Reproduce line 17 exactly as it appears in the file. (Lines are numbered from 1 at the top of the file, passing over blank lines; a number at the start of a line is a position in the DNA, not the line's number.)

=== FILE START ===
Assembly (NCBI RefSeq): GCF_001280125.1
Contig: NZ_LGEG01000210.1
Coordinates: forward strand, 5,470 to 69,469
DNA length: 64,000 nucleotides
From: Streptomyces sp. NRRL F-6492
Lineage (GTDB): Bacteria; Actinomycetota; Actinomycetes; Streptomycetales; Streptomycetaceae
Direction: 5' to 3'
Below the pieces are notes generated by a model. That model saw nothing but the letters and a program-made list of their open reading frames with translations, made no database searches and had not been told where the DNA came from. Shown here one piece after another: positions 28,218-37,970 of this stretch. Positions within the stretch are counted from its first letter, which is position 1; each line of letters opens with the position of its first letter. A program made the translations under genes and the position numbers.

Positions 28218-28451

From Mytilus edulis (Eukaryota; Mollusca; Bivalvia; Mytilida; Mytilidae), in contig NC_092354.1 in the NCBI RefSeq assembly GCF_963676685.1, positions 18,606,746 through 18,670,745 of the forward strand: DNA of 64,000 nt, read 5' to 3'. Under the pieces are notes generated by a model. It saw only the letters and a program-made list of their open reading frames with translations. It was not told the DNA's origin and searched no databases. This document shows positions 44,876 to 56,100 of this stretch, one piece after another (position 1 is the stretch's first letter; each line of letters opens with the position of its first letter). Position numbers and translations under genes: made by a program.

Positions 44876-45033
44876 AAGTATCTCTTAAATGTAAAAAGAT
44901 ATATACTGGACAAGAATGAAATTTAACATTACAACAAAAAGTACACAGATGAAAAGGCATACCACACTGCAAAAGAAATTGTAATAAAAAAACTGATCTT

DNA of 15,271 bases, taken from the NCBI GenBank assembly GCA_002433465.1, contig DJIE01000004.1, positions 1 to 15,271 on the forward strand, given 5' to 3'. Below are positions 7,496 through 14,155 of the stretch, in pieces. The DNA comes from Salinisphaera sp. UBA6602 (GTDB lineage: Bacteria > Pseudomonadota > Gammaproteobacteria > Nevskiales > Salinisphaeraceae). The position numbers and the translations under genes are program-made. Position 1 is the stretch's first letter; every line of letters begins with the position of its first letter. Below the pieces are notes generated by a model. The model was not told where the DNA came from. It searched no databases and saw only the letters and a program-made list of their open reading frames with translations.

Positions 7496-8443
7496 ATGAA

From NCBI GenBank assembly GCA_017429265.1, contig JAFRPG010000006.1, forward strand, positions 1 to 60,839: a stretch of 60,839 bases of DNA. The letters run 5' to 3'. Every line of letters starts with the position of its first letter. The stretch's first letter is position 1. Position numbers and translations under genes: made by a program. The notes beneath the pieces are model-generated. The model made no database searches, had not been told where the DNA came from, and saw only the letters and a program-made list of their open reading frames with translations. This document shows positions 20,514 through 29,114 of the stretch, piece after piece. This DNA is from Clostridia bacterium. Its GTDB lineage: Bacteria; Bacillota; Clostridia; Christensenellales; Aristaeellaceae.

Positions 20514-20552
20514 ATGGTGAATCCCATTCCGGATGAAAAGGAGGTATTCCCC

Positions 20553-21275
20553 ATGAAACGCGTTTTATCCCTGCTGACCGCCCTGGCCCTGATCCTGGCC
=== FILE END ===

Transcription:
From NCBI GenBank assembly GCA_017429265.1, contig JAFRPG010000006.1, forward strand, positions 1 to 60,839: a stretch of 60,839 bases of DNA. The letters run 5' to 3'. Every line of letters starts with the position of its first letter. The stretch's first letter is position 1. Position numbers and translations under genes: made by a program. The notes beneath the pieces are model-generated. The model made no database searches, had not been told where the DNA came from, and saw only the letters and a program-made list of their open reading frames with translations. This document shows positions 20,514 through 29,114 of the stretch, piece after piece. This DNA is from Clostridia bacterium. Its GTDB lineage: Bacteria; Bacillota; Clostridia; Christensenellales; Aristaeellaceae.